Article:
The Harry Potter franchise takes another blow, thanks to JK Rowling’s transphobic comments
The fictional game – which became popular in the ‘muggle’ world – has decided to dissociate itself from its creator, and author, JK Rowling. The sport will now be called Quadball. Although there are many reasons for the decision, bosses of the Quidditch League have said that Rowling’s comments on trans rights were “partly behind the name change.”
The real-life version of Quidditch is surprisingly a big sport. Although the UK is one of the biggest players of Quidditch – due to its affiliation with universities – it is also played by around 600 teams in over 40 different countries. In fact, the United States was the first nation to fully develop the framework of Quidditch as a sport, back in 2005. Since then, Quidditch has grown in popularity, and in order to manage the rules, management and marketing of the sport, the International Quidditch Association was set up. Representatives of the IQA recently acknowledged how Rowling is coming “under scrutiny for her anti-trans positions.” This was undoubtedly the tipping point for the change to Quadball.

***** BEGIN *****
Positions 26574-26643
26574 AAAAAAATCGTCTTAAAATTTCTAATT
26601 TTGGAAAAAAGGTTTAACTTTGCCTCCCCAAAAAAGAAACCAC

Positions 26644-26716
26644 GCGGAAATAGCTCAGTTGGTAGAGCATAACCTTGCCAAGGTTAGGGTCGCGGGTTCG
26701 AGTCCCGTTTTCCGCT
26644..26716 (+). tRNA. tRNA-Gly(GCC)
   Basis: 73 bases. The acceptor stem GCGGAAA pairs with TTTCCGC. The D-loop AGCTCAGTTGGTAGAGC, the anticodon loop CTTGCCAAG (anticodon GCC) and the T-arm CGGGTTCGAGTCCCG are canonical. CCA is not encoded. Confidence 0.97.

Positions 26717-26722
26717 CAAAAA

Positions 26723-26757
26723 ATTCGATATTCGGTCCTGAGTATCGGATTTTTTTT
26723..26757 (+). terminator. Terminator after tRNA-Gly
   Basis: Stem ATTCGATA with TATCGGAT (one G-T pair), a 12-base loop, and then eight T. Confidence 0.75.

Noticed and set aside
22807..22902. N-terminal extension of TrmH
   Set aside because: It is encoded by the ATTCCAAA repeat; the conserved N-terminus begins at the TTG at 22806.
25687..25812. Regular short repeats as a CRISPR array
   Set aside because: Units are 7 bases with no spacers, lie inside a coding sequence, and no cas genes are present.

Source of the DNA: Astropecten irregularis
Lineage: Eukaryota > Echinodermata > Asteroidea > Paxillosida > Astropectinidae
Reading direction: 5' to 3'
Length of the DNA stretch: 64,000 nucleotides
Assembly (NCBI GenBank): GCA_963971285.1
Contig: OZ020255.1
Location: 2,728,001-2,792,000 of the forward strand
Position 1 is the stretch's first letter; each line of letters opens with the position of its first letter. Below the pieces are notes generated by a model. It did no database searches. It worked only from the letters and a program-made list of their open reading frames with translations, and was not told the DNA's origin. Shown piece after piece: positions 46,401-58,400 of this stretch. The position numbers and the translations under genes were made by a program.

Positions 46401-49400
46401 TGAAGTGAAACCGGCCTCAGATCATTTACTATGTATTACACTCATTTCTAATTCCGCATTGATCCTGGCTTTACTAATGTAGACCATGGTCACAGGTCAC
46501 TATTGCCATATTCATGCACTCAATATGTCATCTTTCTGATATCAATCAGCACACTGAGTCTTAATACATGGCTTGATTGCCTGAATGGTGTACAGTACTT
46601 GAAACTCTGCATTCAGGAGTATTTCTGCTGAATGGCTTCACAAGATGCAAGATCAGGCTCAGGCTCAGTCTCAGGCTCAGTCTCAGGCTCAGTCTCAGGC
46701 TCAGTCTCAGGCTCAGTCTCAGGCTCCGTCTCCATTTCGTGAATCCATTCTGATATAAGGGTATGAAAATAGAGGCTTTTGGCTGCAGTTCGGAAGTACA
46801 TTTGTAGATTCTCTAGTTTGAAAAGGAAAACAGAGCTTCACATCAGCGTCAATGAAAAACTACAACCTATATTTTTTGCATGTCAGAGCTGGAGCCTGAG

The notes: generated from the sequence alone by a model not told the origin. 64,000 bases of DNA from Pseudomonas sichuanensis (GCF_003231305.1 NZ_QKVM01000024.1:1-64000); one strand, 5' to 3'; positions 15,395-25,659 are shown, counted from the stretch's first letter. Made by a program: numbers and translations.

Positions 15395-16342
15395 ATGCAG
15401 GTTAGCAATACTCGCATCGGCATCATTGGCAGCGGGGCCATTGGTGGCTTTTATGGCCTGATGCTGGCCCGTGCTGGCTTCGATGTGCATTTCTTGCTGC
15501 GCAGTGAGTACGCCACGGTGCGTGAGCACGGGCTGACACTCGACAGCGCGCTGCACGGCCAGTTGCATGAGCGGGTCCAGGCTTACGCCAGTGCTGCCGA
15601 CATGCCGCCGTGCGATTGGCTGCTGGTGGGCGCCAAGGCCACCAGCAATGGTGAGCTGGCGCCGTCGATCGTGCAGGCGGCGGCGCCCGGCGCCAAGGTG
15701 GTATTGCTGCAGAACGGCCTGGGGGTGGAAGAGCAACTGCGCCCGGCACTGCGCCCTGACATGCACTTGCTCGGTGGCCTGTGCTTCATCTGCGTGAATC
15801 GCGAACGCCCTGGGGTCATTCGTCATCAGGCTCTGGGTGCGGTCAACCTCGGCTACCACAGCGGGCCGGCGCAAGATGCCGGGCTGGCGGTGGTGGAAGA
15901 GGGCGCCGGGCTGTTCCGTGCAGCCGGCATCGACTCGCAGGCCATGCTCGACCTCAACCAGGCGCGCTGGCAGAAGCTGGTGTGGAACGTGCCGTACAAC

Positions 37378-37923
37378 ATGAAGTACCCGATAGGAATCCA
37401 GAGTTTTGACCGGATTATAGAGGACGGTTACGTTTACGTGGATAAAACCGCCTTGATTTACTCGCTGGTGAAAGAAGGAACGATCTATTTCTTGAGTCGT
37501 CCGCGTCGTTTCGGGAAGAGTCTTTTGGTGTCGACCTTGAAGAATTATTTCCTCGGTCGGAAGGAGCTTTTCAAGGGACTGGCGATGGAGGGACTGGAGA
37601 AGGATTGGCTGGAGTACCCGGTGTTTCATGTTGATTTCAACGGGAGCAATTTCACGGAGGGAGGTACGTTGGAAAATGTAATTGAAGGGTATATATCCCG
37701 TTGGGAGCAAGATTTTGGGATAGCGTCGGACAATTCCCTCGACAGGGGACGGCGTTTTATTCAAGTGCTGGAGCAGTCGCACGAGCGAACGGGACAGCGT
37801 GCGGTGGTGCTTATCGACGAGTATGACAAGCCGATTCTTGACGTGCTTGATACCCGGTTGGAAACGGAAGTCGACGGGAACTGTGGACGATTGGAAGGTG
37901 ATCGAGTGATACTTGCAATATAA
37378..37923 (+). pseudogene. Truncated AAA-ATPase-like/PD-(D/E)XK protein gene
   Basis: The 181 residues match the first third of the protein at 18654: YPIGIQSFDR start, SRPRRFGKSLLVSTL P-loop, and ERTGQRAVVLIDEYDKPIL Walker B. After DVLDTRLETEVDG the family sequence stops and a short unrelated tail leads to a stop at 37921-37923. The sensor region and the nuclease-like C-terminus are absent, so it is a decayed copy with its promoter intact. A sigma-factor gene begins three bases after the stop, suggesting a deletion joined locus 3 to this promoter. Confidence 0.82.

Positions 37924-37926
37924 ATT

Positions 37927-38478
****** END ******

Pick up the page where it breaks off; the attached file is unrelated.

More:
Quidditch is a peculiar sport to play. It’s a full contact sport, in which players need to prevent their opponents from scoring in the three hooped goals. Each team consists of seven players, who run around the oval-shaped pitch, trying to secure the Quaffle ball, which is worth 10 points, and the golden snitch (worth 30). Each team consists of one seeker, one keeper, two beaters and three chasers – who all have various responsibilities, ranging from defending to scoring. The sport is incredibly fun, combining active cardio, with strategy and precision. The sport is unique in that it is a mixed-gendered game, something that clearly influenced their supportive tone on trans rights.
The British governing body, Quidditch (QUK), quickly offered its approval of the name change, announcing it was “symbolically and practically significant.” They continued: “The name change indicates a firm stance with our trans players and members, as well as giving us more firm legal footing and opening up greater opportunities for funding and external partners.”
The Harry Potter franchise has long been a safe haven for those who feel outcast and different from mainstream society. Many players of Quidditch use the sport as a way to socialise and play in a friendly environment that is competitive, but also inclusive. Fortunately, the suits behind the sport have recognised their demographics, and are distancing themselves from hateful narratives. This is a new direction for Quidditch, let’s hope it continues to be a safe space for all, regardless of gender.